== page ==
M&As are a staple of global commerce, allowing corporations to build market share, expand their international reach, diversify products and services, and acquire technology. Many are hugely successful for the businesses and their shareholders, with the likes of Disney’s purchase of Pixar - and later Marvel, the Exxon/Mobil merger and Facebook’s acquisitions of Instagram and WhatsApp largely seen as big M&A successes. There’s a constant conveyor belt of deals, with the newly proposedVirgin Media/O2 merger among the most recent high profile Mergers & Acquisition (M&A) stories.
However, there are plenty of deals that don’t end so well. This can be because of outside factors such as changes in the economy, market disruption or regulation. Some failures could also be because of gaps in integration execution, or the failure of expected sales to materialise. It’s a long list, including the likes ofMicrosoft’s acquisition of Nokia, which resulted in significant job losses among the Nokia workforce and a big financial hit for Microsoft. Similarly, Yahoo’s acquisition of social networking platform Tumblr in 2013 is now variously described as afailure/waste of money - a $1.1billion price tag eventually led to a $230 million write down.
Every M&A transaction brings with it complex and detailed due diligence, and - when deals proceed - integration processes that will influence the success of the deal as a whole. A feature of today’s M&A processes is that they are becoming more complex due to the reliance every business places on its technology infrastructure and the challenges of bringing completely separate systems together.
As a result, it is imperative that companies properly evaluate the IT infrastructure of potential acquisitions in order to safeguard customer, company, and partner data, and ensure the integrity of business-critical systems. But, cybersecurity is becoming a common blindspot for the organisations involved, resulting in serious new vulnerabilities that stifle the efforts of leaders to successfully integrate platforms, solutions and services. An example of this is when larger companies using legacy on-prem solutions acquire younger startups that have a much bigger emphasis on cloud solutions. This can add to the complexity of the M&A process because the two organisations will have different security strategies in place.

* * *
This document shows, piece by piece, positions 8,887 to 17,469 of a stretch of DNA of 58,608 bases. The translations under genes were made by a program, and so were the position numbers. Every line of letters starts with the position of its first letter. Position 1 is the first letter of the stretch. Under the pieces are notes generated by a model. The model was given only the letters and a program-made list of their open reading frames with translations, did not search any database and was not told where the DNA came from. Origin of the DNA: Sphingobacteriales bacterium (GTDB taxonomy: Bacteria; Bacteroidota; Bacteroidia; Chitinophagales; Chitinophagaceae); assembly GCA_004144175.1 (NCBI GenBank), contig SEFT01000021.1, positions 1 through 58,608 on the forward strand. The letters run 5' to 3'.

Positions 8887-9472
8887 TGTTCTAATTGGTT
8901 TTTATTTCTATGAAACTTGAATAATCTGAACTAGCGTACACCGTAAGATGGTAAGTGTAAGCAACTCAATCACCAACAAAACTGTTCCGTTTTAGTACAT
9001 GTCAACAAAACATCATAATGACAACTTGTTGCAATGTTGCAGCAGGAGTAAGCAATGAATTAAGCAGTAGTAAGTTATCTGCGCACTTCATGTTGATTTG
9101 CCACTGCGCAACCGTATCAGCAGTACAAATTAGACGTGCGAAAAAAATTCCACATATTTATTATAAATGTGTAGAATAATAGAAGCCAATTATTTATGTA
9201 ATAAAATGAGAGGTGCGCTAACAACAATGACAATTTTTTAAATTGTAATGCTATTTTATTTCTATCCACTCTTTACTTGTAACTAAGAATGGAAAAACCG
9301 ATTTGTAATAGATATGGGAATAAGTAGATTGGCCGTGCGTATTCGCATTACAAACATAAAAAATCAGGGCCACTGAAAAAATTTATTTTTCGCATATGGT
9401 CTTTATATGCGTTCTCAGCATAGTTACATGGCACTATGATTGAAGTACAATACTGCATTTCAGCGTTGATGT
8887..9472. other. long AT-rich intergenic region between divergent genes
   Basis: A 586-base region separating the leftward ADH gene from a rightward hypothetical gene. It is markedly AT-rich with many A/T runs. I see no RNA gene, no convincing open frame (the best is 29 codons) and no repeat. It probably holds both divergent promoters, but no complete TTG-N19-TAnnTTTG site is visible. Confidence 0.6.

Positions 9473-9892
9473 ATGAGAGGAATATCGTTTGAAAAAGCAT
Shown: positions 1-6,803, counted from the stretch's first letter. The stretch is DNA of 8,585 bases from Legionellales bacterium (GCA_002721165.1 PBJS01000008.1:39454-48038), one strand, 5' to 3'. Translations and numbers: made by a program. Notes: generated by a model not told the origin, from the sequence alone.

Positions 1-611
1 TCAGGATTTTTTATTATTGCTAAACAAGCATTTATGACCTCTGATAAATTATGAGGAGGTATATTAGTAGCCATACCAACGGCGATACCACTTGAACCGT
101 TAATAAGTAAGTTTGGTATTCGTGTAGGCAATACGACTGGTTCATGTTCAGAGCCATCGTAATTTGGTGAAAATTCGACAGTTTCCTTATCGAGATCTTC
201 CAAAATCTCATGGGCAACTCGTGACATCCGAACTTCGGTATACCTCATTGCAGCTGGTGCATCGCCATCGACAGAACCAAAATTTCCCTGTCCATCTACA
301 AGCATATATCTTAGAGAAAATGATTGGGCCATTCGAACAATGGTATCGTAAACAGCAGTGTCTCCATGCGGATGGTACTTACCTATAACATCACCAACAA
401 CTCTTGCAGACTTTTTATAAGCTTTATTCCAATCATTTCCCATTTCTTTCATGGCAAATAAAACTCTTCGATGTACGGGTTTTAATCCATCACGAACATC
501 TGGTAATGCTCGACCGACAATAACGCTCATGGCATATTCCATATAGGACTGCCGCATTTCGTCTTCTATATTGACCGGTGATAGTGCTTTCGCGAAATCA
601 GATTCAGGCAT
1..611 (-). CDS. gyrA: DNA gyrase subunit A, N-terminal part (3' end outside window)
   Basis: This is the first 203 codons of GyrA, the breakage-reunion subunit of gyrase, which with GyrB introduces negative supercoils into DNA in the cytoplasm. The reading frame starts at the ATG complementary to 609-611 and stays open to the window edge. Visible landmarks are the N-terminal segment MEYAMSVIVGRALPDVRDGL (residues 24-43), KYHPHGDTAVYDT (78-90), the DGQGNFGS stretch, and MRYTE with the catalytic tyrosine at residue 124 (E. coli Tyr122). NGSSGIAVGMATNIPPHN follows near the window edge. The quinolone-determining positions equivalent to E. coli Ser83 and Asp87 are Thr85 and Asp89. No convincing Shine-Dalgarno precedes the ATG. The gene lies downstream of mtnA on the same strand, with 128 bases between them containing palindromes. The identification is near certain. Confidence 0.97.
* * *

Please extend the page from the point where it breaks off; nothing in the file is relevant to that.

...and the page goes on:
A look at the Marriott/Starwood acquisition underlines the potential impact of a cybersecurity due diligence failure. The deal created one of the largest hotel chains in the world and part of Marriott’s subsequent strategy was to create a new loyalty program that would give existing Marriott and Starwood customers access to over 5,500 hotels in 100 countries. However, a failure of due diligence during the M&A process allowed an attacker - who breached Starwood’s infrastructure before the acquisition - to remain undetected and download their customer data. After the breach was uncovered, Marriott was eventually on the receiving end of a £99 million GDPR penalty.
So the point is, organisations participating in M&A activities must have full visibility into their own systems as well as those of the companies they are acquiring, if they are going to give security the attention it needs during a takeover process. For example, if an unauthorised user with administrative access is making requests for data on a database with customer information, the acquiring firm must address that security concern beforehand. Additionally, encryption of data across all applications, data lakes, and beyond can also help protect sensitive data.
The upside of bringing enterprise IT systems and data together securely is that both organisations can have the potential to benefit from the shared capabilities, tools, processes and experience of their teams and technology. Relegating it to a side-issue during M&A activity risks serious breaches, is distracting from the integration process and can seriously compromise comhard-won corporate reputation.